"FRAMEMAN has preferred
IT TOOK less than a minute for this new house to be engulfed by flames. Luckily no one was too upset to see it burn.
The house, built almost entirely of steel, was being tested to see if it could survive a bushfire and, although it is now a little singed, it passed.
Not only was it still standing, if it had been occupied there was a good chance the people inside would have survived, the CSIRO scientist and test leader Justin Leonard said.
The test house, designed and built by the National Association of Steel Framed Houses with the CSIRO, had most features of a domestic house.
Mr Leonard and his team, aided by the Rural Fire Service at Mogo on the south coast, mimicked the conditions of a bushfire in the test. First the house was subject to radiant heat from gas burners placed metres away for more than half an hour, imitating a bushfire's approach.
Gradually the intensity of the gas burners grew until the house was engulfed in flames three metres high for nearly two minutes.
According to Mr Leonard, the test house underwent an "extreme" bushfire scenario. "The duration of the flame immersion was longer than a bushfire could possibly dish up," he said.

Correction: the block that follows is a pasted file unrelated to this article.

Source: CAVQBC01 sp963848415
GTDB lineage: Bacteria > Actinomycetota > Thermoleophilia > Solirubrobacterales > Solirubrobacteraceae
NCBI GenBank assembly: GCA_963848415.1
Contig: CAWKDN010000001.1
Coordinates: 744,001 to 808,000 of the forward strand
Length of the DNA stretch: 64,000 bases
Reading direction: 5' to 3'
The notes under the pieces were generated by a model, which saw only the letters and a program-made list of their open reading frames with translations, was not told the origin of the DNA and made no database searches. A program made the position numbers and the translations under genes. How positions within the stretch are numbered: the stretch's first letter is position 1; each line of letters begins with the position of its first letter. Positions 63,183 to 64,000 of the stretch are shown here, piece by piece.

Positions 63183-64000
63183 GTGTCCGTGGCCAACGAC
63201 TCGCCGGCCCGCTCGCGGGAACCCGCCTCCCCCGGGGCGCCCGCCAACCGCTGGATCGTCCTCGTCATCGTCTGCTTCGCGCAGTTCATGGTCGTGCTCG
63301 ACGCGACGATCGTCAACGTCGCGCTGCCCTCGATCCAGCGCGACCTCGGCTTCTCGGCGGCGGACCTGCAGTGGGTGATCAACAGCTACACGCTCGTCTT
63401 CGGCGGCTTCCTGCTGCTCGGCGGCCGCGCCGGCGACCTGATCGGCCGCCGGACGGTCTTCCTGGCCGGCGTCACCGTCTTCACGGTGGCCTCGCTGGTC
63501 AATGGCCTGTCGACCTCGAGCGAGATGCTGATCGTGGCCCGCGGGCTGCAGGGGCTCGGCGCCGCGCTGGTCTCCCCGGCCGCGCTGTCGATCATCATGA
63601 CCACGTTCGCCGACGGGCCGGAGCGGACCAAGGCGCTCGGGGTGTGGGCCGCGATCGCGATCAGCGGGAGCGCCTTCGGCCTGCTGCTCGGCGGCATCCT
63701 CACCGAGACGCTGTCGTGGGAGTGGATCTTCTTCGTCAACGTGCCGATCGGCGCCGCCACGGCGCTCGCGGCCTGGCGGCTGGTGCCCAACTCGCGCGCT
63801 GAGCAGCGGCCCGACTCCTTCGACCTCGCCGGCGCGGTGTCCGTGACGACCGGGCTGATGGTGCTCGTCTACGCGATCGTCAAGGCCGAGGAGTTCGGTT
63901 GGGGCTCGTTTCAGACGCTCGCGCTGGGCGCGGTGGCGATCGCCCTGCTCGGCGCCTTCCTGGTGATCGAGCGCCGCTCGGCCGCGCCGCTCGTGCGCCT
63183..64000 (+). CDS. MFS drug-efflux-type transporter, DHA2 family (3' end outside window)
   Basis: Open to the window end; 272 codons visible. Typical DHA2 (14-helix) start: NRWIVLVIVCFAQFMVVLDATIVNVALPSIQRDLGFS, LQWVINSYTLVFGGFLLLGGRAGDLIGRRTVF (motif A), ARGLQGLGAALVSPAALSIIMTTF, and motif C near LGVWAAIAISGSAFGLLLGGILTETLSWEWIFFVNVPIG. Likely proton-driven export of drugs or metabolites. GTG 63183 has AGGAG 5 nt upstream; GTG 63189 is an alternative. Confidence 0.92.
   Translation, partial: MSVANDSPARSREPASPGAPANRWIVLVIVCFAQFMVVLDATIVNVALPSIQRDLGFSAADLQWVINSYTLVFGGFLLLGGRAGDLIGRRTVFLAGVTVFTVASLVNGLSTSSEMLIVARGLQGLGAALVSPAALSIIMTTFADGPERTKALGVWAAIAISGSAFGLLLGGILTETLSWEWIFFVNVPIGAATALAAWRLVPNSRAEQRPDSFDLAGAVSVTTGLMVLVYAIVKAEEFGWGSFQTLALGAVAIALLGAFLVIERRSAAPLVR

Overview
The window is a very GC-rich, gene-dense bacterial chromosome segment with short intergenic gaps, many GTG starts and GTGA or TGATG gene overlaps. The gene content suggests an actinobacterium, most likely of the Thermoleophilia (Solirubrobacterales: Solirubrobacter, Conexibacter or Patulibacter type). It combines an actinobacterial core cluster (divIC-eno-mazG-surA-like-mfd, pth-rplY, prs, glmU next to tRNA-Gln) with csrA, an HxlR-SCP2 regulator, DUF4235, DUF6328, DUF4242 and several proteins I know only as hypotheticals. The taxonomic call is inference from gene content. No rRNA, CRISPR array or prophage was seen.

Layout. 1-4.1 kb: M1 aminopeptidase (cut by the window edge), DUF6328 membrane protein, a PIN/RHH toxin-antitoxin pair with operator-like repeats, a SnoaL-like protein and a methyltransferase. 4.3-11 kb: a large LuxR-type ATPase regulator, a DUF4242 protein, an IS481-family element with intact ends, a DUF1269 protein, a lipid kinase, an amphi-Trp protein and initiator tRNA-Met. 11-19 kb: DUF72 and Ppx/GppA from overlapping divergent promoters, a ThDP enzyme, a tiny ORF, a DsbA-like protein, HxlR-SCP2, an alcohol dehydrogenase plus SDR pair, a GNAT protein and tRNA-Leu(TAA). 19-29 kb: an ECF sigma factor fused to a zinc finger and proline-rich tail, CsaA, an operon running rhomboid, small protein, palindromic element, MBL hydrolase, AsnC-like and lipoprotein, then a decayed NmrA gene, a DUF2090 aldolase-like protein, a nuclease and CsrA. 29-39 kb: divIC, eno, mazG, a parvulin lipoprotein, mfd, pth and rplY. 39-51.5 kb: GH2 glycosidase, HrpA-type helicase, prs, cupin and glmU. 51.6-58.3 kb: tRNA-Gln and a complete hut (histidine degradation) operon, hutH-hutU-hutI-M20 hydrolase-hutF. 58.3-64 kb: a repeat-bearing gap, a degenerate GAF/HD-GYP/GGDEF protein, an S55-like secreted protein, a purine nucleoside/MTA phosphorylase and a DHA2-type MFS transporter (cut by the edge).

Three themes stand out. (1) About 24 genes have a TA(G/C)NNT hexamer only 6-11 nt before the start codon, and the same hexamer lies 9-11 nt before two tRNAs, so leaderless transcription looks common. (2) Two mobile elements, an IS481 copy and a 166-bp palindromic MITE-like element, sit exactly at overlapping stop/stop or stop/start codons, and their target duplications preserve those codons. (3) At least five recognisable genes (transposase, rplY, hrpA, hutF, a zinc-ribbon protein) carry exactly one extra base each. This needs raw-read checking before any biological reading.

At its peak, the temperature of the fire would have been more than 1000 degrees.
The full effect of the fire on the house still needs to be assessed, but the researchers believe the design could be an affordable option for construction in bushfire-prone areas.
During the "Black Saturday" bushfires in Victoria in February last year more than 2000 homes were destroyed by fire.
Unlike most houses, the test house minimised to use of elements that could be combustible. Its frame, walls, floor and roof cavities were all made of steel. The thermal insulation and the plaster walls and ceiling acted as another fire-proof barrier.
"All the layers work together as a system to protect the occupants," Mr Leonard said.
While people are not encouraged to stay in their house during a bushfire, Mr Leonard said if people did not get sufficient warning it could become unsafe for them to leave their property.
"We're testing the house's ability to create a safe place of refuge during the time you'd be forced inside the house if you were unlucky enough to be there."
Mr Leonard said the flame test would help the researchers explain to builders how they should construct houses to make them "inherently robust" for bushfires.
Nicky PhillipsApril 17, 2010